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Expert William Medcalf Explains the Magic of a Vintage Bentley

We learn what makes these classic pre-war cars so special... and valuable

Oops. Just like the gent that ignores the black tie exhortation on the wedding invite and arrives in stylish casual, my mode of transport and attire may have been a trifle sudden for anyone near a window at William Medcalf Vintage Bentley, West Sussex. Jumping out of a red Lamborghini Huracán wearing matching faux pax red trousers, I wished I’d toned things down a tad.

The first thing that hits you when entering William Medcalf’s facility in Liss is not the array of fabulous Bentleys. It’s the smell. If you're old enough to have grown up in the 1960s, you'll remember that the world had a particular aroma that’s now lost forever. A unique mixture of oil, old books and your late grandmother’s drawing room, it transports you back to a different era. Subliminally it probably helps cement any question of credentials for the visitor with a valuable Bentley in need of urgent fettling.

I’m greeted by the boss who extends a firm handshake (bonus points for ignoring my red trousers) and a broad smile. He quickly kicks off the conversation. “The business started 22 years ago in a lock-up garage with a bag of tools in Edmonton, North London. I just wanted to build a business out of repairing and restoring vintage Bentleys.” We walk past the showroom and upstairs to the boardroom to talk further. “We are very lucky to do something we enjoy doing – my wife still thinks this is a hobby,” says Medcalf.

The business has been in Liss for five years and employs a staff of 18 people which will have a further four by Christmas. “The team have been five years at this location and we literally tripped over the place; we were lucky enough to get it. West Sussex is a great location and a lovely place to live. It’s half an hour from the ferry and 55 minutes from London by train”

 “We are very lucky to do something we enjoy doing – my wife still thinks this is a hobby.” 

The business attracts customers from everywhere – Australia, Canada, United States and Europe. But 65% of customers come from Germany, Switzerland and Austria. They, according to Medcalf, are bonkers about vintage Bentleys. He explains the appeal: “It’s an entrée into a brand new social circle. With the [modern] PlayStation cars the more miles on them the worse the value is; whereas with one of our Bentleys, the more miles on it the better. Drive it like you stole it, and you look like a complete hero.”

I’m interested to know about the customers. “We still have a few remaining owners for whom their cars are part of the family and for whom the Bentley is arguably worth more than their house. It’s our job to support those people to ensure they keep the car in the family. It goes beyond the vulgar talk of money. Money does not open all doors and with many owners of vintage Bentleys the cars will never be for sale.”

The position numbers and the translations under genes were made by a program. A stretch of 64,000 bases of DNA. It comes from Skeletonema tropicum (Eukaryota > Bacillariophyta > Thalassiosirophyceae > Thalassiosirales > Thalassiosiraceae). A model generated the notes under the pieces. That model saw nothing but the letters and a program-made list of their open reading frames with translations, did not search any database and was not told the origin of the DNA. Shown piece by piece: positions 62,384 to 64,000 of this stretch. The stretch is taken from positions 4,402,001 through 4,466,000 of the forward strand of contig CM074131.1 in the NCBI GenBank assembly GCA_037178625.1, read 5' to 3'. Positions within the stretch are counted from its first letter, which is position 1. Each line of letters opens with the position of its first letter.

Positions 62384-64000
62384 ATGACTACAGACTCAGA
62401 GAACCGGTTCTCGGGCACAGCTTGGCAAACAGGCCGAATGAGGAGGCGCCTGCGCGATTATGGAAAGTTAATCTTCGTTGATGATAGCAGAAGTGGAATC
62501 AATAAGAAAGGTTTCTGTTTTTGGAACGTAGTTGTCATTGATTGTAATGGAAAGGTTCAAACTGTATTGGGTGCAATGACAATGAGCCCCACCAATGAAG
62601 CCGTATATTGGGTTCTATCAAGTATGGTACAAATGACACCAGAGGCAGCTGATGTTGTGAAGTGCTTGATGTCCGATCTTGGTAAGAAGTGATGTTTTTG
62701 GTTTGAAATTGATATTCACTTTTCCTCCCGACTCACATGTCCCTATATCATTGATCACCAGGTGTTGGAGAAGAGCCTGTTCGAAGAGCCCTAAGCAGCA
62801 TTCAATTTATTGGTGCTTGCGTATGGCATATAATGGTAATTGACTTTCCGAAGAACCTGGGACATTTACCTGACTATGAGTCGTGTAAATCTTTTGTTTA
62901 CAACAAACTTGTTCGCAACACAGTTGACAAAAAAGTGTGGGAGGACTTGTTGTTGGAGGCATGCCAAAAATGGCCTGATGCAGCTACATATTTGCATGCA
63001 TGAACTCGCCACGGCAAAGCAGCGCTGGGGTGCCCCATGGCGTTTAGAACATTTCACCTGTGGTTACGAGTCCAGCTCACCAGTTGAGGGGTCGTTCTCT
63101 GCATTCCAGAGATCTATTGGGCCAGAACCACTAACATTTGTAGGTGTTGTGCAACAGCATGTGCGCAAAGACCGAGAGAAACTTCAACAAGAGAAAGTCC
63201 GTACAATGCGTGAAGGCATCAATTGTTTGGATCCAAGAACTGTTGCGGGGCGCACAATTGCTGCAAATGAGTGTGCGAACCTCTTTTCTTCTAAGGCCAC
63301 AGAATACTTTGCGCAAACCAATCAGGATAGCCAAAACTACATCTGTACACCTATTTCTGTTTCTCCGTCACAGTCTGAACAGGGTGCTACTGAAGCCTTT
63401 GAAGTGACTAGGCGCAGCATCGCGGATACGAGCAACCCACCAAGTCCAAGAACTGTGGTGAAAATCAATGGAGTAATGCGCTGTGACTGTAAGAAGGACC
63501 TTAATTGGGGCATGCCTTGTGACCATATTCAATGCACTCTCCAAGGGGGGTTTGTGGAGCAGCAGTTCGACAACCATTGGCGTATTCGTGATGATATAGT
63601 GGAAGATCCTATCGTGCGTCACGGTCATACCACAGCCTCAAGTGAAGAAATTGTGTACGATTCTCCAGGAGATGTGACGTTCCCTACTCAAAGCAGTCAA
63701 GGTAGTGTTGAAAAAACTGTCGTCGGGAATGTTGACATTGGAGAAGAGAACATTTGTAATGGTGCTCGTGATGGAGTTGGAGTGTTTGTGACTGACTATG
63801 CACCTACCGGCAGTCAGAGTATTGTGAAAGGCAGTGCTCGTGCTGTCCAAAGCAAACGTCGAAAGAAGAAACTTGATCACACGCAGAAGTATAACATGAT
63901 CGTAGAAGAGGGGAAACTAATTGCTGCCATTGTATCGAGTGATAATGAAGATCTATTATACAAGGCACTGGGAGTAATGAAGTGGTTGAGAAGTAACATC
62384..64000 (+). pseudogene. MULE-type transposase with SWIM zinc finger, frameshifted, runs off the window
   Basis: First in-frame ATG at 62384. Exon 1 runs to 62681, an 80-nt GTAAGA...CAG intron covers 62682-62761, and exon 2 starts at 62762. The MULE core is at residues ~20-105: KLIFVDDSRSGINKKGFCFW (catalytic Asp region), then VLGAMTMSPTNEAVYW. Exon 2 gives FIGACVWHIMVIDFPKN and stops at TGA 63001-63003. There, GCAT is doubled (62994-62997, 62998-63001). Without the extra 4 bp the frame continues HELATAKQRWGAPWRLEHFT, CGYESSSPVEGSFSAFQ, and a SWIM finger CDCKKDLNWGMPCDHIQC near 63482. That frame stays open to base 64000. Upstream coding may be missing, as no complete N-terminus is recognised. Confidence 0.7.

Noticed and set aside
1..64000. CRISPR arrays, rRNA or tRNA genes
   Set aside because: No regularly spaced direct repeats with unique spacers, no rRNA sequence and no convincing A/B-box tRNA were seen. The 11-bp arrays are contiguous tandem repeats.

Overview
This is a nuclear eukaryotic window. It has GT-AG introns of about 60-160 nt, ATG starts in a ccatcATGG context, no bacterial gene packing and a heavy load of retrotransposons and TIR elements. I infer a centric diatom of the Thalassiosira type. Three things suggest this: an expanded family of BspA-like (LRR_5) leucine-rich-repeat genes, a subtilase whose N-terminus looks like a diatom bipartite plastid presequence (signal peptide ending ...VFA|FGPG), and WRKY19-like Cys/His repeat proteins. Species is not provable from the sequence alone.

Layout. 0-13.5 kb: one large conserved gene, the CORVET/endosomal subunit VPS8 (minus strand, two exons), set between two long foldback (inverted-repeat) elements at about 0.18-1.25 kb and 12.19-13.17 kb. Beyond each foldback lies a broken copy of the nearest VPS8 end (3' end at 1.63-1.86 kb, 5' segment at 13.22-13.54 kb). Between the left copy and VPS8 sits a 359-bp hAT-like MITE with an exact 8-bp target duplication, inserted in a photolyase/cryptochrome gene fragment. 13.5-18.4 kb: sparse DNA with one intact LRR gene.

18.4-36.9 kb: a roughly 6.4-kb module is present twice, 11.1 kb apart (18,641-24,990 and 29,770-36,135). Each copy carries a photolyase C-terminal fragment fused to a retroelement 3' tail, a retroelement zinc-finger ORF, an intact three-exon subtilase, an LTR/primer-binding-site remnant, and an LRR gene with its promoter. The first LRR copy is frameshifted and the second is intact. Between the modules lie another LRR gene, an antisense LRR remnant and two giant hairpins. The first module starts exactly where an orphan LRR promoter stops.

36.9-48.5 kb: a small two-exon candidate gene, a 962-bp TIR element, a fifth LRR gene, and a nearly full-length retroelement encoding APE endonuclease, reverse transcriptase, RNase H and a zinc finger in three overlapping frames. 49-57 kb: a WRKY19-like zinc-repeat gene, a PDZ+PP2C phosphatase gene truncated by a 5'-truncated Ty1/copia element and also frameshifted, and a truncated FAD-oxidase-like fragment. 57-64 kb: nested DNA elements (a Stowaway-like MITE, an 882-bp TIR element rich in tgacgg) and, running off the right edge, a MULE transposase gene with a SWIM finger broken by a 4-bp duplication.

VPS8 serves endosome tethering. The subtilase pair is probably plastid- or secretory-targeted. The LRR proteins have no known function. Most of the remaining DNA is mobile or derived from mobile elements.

So high net worth clients, then? “Yes, the majority of our clients are high net worth individuals who want the best and most reliable pre-war car to go around the world in. When you look at pre-war cars [in rallys] Bentleys usually come out on top.” 

What about restoration? Medcalf’s face winces. “We now live in the right time. In the '80s you had complete and utter over-restoration and garish rebuilds and yes, there is still a serious market for it in places like Pebble Beach, but even there you have a Preservation Class which recognises that there are cars that should be untouched to represent the benchmark of construction. To over restore a car is criminal”.

"Money does not open all doors and with many owners of vintage Bentleys the cars will never be for sale.”

The bulk of the William Medcalf’s business is rally preparation and competition work. “With rally work, our business is very active and we work to very strict deadlines because the car boat is leaving for China next Tuesday and the car has to be on it, “ says Medcalf, “So when shipping cars and flying cars [to destinations] the deadlines do not move. It’s a big driver in our workshop. We deal with whatever the client wants – it can be turnkey or to deliver a car to the delivered to the [rally] start line. We deal with all logistics.”

Leaving the boardroom, we take a tour of the facility. “Because of the rally deadlines every day in the workshop is live – there is no project ‘over in the corner’. Every one of the 20-something cars is programmed and tracked in the workshop on our software systems. We would like 12 months for a complete restoration, but with a rally car we may have just three or four days between events. We can manufacture parts for a car arriving on a Friday night, work all weekend and deliver the car back on a Tuesday.”

The rarity and unattainability of these machines are a powerful draw. Strolling around and examining the cars the levers, engines, grilles and wheels all appear virtually indestructible. And valuable. The most expensive vintage Bentley ever sold 25 years ago for £10million. Probably the most valuable Bentley in existence is the Ralph Lauren four-and-a-half litre Blower Bentley raced by Tim Birkin. Its value? £25millio. And it’s not for sale.

Outside we jump into one of the cars and make off around the corner up a hill and back down by Rogate Downhill. For a hack used to a six-point harness or at least some form of seatbelt, the experience of powersliding a vintage Bentley unbelted at a fair lick while hanging on for dear life was hilarious. I’d say Medcalf’s got it spot on when he said: "drive one and you look like a complete hero". You’ll find no arguments on that one. Now where did I park that PlayStation car?